Putin could withdraw from Ukraine because of ‘massive’ popularity in Russia, says Boris Johnson

Russian president could tell his people mission had been ‘accomplished’, says PM

Boris Johnson says Putin is popular enough in Russia to back down on Ukraine
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Vladimir Putin is so popular in Russia that he has the “political space” to withdraw his forces from Ukraine, said Boris Johnson.

The prime minister said the Russian president still has “massive backing” from his own people despite international outrage over the invasion.

“The Russian public overwhelming back Putin,” Mr Johnson told Talk TV. “Therefore he has the political margin for manoeuvre from within Russia … Putin has far more political space to back down, to withdraw.”

The PM added: “There could come a point when he could say to the Russian people, ‘The military-technical operation that we launched in Ukraine has been accomplished’. He has a lot of room for manoeuvre.”

Mr Johnson also said he did not expect Putin to use tactical nuclear weapons in Ukraine if he faced more military failures in the country – saying he was not worried about the scenario.

He also rejected Moscow’s claim that the UK was engaged in a proxy war with Russia. “It’s very important we don’t accept the way the Russians are trying to frame what’s going on in Ukraine,” Mr Johnson said.

The PM dismissed Sergei Lavrov’s comments about the increased risk a nuclear war, after the Russian foreign minister claimed Nato was “in essence” engaged in a proxy war by supplying Ukraine with weaponry.

Earlier on Tuesday the Armed Forces minister James Heappey backed Ukrainian strikes on targets behind Russian lines – even if the weapons used have been supplied by the UK – saying it was “completely legitimate”.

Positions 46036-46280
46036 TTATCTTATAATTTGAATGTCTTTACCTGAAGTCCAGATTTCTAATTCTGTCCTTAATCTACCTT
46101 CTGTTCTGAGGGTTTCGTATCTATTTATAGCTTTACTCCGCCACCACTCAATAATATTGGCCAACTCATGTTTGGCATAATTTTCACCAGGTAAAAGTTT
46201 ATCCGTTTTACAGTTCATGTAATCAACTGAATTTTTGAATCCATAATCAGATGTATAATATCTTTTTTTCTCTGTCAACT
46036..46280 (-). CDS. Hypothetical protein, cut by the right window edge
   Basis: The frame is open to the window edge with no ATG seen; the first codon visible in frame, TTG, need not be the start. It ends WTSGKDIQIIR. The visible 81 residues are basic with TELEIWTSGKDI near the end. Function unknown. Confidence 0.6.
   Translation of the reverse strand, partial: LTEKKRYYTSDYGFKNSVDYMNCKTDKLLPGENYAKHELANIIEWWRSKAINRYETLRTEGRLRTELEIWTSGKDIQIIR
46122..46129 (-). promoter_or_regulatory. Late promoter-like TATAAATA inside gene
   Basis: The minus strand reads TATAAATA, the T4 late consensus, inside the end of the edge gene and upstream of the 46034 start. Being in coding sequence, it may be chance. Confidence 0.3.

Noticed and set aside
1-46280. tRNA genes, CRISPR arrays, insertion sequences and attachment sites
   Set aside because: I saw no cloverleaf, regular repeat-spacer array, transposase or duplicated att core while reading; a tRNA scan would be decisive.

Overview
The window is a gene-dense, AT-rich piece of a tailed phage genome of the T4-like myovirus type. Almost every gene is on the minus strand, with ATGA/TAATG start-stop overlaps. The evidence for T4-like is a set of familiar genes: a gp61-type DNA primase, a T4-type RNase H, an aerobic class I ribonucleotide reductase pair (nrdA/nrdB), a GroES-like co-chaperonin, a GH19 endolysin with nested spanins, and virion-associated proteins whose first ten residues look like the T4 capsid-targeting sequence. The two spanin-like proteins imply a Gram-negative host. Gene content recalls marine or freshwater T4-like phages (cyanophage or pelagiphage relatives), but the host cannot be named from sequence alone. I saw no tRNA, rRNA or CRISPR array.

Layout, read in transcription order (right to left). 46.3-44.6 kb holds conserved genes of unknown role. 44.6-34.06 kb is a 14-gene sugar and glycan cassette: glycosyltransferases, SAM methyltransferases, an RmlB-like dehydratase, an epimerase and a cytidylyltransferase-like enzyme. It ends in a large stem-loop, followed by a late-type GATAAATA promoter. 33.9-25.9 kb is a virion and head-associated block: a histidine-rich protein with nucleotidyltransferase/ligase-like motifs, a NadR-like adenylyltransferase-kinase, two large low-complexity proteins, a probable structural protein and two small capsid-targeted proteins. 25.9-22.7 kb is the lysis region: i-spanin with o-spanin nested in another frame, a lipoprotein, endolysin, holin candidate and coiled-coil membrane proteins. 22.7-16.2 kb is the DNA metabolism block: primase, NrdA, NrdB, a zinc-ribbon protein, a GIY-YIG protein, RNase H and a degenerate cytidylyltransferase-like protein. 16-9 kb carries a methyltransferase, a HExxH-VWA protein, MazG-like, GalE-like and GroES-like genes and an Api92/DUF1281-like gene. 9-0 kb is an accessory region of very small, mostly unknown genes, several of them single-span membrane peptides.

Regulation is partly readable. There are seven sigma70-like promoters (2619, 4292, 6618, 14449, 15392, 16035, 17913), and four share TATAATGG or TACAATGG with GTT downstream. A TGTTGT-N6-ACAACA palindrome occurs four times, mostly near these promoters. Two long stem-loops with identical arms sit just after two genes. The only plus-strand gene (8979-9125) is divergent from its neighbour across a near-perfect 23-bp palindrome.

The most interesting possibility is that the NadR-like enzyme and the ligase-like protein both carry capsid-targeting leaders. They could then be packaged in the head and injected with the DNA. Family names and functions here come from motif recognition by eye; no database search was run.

Mr Johnson said: “We don’t want the crisis to escalate beyond Ukraine’s border, but as James Heappey said, they have a right to defend themselves.”

The prime minister said it was “quite extraordinary” that Sweden and Finland had said they wanted to join Nato – warning Putin that western nations would provide more weapons and share intelligence with Ukraine.

He added: “I have a lot sympathy with individual Russians, with Russia as country – it’s a fantastic country. But Putin’s regime is engaged in a diabolical attempt to crush the life out of the Ukrainians.”

The PM did not rule out a prisoner swap to free a Briton who has been captured by Russian forces but said his government could not “pre-empt” what decisions may be made by Ukraine’s leaders.

The family of Aiden Aslin, who has been captured during the Ukrainian war, want Russia to free him after he appeared in a video asking to be part of a prisoner swap in exchange for pro-Russian politician Viktor Medvedchuk, held by Ukraine.

On the chances of a prisoner swap, Mr Johnson said: “We will do what we can. Clearly it is for the Ukrainians. They have the other individual who is part of the equation. We can’t really pre-empt what they may decide.”

Mr Johnson said Mr Aslin and others were “entitled to rights under the Geneva Convention”, adding: “They should not be paraded in front of the cameras. They should not be made to give hostage videos – that is a breach of their rights as prisoners of war.”

The prime minister said Facebook was removing a video clip of Mr Alsin comes after culture secretary Nadine Dorries called Nick Clegg, vice president of global affairs at parent company Meta.

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